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Biomagnification of perfluorinated compounds in a remote terrestrial food chain: Lichen-Caribou-wolf.

Research paper by Claudia E CE Müller, Amila O AO De Silva, Jeff J Small, Mary M Williamson, Xiaowa X Wang, Adam A Morris, Sharon S Katz, Mary M Gamberg, Derek C G DC Muir

Indexed on: 13 Sep '11Published on: 13 Sep '11Published in: Environmental Science & Technology



Abstract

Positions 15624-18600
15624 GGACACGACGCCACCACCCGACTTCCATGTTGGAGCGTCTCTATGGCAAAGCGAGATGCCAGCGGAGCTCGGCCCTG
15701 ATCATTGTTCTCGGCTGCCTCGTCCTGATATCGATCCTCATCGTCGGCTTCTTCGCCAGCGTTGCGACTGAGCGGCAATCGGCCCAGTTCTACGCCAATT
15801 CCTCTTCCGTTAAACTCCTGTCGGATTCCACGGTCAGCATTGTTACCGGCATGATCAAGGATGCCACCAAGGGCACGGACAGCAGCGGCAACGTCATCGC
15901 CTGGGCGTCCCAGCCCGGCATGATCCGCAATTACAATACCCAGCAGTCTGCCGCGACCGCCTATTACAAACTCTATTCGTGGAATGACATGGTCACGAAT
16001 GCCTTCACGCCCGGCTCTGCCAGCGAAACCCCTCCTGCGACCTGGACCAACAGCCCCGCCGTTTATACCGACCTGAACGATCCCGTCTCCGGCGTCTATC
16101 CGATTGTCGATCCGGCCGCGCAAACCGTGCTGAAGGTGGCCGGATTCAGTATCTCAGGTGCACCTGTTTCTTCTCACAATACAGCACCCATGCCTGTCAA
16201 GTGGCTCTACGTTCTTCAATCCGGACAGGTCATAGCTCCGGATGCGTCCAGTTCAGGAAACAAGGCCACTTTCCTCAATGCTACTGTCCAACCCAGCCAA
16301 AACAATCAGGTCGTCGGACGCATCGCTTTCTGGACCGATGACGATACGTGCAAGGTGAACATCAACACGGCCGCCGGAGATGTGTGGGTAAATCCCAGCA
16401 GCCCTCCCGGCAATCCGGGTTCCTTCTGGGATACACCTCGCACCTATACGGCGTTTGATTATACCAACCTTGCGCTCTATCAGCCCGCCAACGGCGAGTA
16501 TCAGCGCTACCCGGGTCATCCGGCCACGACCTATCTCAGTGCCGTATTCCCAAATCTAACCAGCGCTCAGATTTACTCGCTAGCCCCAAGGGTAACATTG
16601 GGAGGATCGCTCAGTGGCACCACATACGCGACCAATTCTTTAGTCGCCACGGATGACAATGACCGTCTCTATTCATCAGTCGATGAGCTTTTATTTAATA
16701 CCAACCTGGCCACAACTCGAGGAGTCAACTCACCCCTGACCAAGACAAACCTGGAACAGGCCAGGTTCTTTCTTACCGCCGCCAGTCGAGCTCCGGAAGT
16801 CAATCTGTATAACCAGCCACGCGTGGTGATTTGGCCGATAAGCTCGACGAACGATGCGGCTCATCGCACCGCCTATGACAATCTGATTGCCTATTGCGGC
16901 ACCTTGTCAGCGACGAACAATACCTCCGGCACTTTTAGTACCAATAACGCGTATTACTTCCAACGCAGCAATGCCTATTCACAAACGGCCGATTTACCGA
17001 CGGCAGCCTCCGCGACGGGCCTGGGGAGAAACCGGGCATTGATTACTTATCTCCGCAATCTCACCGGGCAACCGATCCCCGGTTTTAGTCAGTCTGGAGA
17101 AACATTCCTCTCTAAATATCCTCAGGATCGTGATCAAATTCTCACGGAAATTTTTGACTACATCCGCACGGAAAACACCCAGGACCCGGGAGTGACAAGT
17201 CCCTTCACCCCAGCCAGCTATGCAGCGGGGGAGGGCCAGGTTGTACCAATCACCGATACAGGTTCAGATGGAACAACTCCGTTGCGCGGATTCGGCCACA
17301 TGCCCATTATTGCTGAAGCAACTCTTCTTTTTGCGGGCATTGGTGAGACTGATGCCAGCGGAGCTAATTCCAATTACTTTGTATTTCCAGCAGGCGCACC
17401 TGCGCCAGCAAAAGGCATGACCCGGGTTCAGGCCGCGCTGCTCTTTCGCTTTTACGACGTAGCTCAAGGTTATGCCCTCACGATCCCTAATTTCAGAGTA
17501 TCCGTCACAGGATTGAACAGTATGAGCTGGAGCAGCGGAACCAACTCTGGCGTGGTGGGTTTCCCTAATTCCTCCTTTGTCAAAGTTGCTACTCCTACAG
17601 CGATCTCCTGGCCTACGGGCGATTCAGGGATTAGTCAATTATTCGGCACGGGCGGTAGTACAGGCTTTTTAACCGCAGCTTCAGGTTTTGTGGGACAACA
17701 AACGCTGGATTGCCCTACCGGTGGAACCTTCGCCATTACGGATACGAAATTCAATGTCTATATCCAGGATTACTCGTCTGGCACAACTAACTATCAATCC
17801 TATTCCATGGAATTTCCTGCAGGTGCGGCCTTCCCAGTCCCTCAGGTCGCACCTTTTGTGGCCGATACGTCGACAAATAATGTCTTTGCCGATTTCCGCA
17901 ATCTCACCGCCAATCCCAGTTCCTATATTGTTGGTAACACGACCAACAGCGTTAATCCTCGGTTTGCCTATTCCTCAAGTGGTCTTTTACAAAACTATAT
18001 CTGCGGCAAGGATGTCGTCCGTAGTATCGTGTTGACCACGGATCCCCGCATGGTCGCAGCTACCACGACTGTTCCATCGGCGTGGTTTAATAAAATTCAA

The biomagnification behavior of perfluorinated carboxylates (PFCAs) and perfluorinated sulfonates (PFSAs) was studied in terrestrial food webs consisting of lichen and plants, caribou, and wolves from two remote northern areas in Canada. Six PFCAs with eight to thirteen carbons and perfluorooctane sulfonate (PFOS) were regularly detected in all species. Lowest concentrations were found for vegetation (0.02-0.26 ng/g wet weight (ww) sum (Σ) PFCAs and 0.002-0.038 ng/g ww PFOS). Wolf liver showed highest concentrations (10-18 ng/g ww ΣPFCAs and 1.4-1.7 ng/g ww PFOS) followed by caribou liver (6-10 ng/g ww ΣPFCAs and 0.7-2.2 ng/g ww PFOS). Biomagnification factors were highly tissue and substance specific. Therefore, individual whole body concentrations were calculated and used for biomagnification and trophic magnification assessment. Trophic magnification factors (TMF) were highest for PFCAs with nine to eleven carbons (TMF = 2.2-2.9) as well as PFOS (TMF = 2.3-2.6) and all but perfluorooctanoate were significantly biomagnified. The relationship of PFCA and PFSA TMFs with the chain length in the terrestrial food chain was similar to previous studies for Arctic marine mammal food web, but the absolute values of TMFs were around two times lower for this study than in the marine environment. This study demonstrates that challenges remain for applying the TMF approach to studies of biomagnification of PFCAs and PFSAs, especially for terrestrial animals.